Almost 25 percent of American women have a pelvic floor disorder, such as urinary incontinence, fecal incontinence, or pelvic organ prolapse, according to a study in the Journal of the American Medical Association (JAMA).
"This study showed that pelvic floor disorders are exceedingly common in women in the United States," says the study's lead author, Dr. Ingrid Nygaard, of the University of Utah.
And, though these disorders are prevalent, women do not always bring them up with their doctors, notes Dr. Nygaard. "Pelvic floor disorders are not talked about often, and women are often too embarrassed to bring them up."
Dr. Victor Nitti, of New York University, says, "I don't think there's any question that pelvic floor disorders are underreported. Some women are embarrassed, and some think they're a normal part of aging. Either way, it's not something women will often report spontaneously."
The new study reviewed data from almost 2,000 women over the age of 20 who had participated in the 2005-2006 National Health and Nutrition Examination Survey.
This study group is considered to be representative of the US population. None of the women included in the data analysis was pregnant at the time of the study.
The women were interviewed at home and underwent a physical exam in a mobile examination center.
Urinary incontinence was diagnosed based on scoring more than "three" on an incontinence severity index. Fecal incontinence was diagnosed if women reported having at least one monthly leakage of stool.
Pelvic organ prolapse was diagnosed if women reported feeling a bulge inside or outside of the vagina. (Pelvic organ prolapse occurs when one of the pelvic organs, such as the uterus, drops and presses on the vagina.)
Overall, the researchers found that 23.7 percent of women experienced at least one pelvic floor disorder. Almost 16 percent of the women reported urinary incontinence, 9 percent experienced fecal incontinence, and 2.9 percent reported pelvic organ prolapse.
Dr. Nygaard points out that this study looked at moderate to severe incontinence. She says it is quite common for women to leak small amounts of urine while laughing or sneezing, but that is not what was studied.
Older women were most likely to report a pelvic floor disorder, with almost 50 percent of those 80 and older reporting at least one pelvic floor disorder, compared to just 10 percent of women between 20 and 39 years old.
Having been pregnant increased the odds of pelvic floor disorders, and, with each pregnancy, the likelihood of incontinence or prolapse rose. Similarly, being overweight or obese also increased the risk of pelvic floor disorders, according to the study.
Both Drs. Nygaard and Nitti say that effective treatments are available for women with pelvic floor disorders.
Dr. Nygaard recommends that women start with the most conservative treatment options, such as pelvic muscle strengthening and behavioral therapy.
Surgery, which can be effective for certain problems, is usually reserved as a last option, she explains.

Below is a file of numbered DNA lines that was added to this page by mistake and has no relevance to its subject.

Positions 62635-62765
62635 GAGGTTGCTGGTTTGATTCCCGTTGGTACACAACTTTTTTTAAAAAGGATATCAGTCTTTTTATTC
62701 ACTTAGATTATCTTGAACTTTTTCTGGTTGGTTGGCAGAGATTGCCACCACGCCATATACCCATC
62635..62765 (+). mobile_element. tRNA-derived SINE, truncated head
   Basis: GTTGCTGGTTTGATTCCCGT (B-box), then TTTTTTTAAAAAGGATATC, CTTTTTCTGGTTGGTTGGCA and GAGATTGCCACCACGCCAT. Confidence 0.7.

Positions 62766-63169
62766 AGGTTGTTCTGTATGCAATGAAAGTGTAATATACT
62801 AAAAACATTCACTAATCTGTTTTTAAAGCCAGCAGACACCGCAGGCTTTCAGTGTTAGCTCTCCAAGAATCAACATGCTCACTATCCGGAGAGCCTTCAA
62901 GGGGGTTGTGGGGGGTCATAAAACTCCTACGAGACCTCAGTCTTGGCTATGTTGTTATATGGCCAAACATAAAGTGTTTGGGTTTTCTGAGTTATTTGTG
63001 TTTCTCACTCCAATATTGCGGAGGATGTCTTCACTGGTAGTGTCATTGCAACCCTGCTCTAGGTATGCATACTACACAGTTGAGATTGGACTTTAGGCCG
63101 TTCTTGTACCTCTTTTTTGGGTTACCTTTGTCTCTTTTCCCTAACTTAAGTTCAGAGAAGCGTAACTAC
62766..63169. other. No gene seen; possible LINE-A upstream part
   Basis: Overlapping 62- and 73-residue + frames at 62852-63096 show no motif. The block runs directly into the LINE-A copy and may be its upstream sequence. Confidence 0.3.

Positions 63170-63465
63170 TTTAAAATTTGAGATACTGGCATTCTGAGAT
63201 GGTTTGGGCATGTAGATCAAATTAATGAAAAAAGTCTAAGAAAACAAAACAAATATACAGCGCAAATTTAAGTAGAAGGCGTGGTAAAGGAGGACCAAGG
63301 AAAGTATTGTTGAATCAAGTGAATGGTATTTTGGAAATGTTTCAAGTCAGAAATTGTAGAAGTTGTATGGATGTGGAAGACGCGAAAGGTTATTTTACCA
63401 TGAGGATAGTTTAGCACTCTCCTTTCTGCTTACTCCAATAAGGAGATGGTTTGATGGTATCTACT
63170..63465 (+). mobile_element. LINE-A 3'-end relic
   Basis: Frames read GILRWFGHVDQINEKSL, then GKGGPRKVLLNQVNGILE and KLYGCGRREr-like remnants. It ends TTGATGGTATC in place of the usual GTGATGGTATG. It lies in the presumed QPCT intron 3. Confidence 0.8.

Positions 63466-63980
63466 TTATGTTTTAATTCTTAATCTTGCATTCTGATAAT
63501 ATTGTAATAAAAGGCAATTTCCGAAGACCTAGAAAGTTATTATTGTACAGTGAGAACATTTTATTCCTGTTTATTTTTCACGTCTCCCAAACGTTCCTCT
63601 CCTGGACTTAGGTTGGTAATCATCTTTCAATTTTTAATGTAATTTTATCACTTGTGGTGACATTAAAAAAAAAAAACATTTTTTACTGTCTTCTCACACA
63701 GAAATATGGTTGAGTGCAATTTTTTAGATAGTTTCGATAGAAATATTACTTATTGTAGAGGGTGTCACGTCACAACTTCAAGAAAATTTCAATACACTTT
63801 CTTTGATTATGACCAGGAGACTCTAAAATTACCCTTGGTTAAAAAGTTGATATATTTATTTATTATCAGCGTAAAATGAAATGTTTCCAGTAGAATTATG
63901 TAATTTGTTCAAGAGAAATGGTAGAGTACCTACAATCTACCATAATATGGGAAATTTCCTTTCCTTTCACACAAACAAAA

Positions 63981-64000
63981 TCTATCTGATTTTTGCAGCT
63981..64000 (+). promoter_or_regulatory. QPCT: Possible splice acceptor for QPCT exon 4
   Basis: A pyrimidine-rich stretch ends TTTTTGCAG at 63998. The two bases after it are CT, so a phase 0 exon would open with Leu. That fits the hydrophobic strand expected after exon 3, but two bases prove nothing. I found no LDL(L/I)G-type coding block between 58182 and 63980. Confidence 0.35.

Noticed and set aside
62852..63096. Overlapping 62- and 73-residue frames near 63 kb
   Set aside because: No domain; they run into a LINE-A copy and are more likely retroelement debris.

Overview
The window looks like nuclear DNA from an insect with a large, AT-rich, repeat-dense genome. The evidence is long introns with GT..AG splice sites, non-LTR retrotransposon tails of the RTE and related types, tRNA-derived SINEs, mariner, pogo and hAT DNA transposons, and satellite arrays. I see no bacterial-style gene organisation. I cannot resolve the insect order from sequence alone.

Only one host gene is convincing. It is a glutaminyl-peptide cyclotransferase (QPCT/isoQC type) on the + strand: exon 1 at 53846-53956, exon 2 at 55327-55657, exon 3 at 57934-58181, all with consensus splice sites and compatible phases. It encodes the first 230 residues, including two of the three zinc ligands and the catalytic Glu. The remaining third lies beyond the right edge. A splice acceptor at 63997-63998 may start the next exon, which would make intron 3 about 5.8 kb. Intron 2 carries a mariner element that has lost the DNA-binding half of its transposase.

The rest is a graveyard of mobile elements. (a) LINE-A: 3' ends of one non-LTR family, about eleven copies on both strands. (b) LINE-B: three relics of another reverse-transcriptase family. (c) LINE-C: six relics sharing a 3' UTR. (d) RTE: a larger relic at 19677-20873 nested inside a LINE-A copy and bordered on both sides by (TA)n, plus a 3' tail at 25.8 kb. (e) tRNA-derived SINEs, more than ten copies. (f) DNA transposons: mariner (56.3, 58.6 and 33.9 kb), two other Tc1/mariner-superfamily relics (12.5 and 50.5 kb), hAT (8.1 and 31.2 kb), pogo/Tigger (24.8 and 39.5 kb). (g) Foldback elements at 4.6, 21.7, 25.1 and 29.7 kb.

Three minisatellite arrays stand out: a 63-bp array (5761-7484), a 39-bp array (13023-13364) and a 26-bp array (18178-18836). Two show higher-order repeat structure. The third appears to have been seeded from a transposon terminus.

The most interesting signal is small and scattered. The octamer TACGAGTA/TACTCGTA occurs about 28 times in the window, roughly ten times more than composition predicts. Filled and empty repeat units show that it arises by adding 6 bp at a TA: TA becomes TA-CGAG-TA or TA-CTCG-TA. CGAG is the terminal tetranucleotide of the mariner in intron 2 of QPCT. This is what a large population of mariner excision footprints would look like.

"The most important thing women need to realize is that they're not alone. Pelvic floor disorders aren't dangerous and are treatable," says Dr. Nygaard.
Dr. Nitti adds: "If you have any symptoms related to any of these problems, and they bother you, you shouldn't be embarrassed to bring it to the attention of your health-care providers. All are, in one way or another, treatable, particularly at the early stages."
Always consult your physician for more information.
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Urinary incontinence (UI) is the loss of urine control, or the inability to hold your urine until you can reach a restroom.
More than 15 million men and women in the United States experience incontinence. UI can strike at any age. Women over age 50 are the most likely to develop UI.
Urinary incontinence may be a temporary condition, resulting from an underlying medical condition. It can range from the discomfort of slight losses of urine to severe, frequent wetting.
Incontinence is not an inevitable result of aging, but is particularly common in older people.
It is often caused by specific changes in body function that may result from diseases, use of medications, and/or the onset of an illness. Sometimes it is the first and only symptom of a urinary tract infection.
Women are most likely to develop incontinence either during pregnancy and childbirth, or after the hormonal changes of menopause, because of weakened pelvic muscles.
The following are some of the different types of urinary incontinence:
urge incontinence - the inability to hold urine long enough to reach a restroom. It is often found in people who have conditions such as diabetes, stroke, dementia, Parkinson's disease, and multiple sclerosis, but may be an indication of other diseases or conditions that would also warrant medical attention.
stress incontinence - the most common type of incontinence that involves the leakage of urine during exercise, coughing, sneezing, laughing, lifting heavy objects, or other body movements that put pressure on the bladder.
functional incontinence - leakage due to a difficulty reaching a restroom in time because of physical conditions such as arthritis.
overflow incontinence - leakage that occurs when the quantity of urine produced exceeds the bladder's capacity to hold it.
The following are the most common symptoms of urinary incontinence. However, each individual may experience symptoms differently.
Symptoms may include:
The symptoms of urinary incontinence may resemble other conditions or medical problems.
Always consult your physician for more information.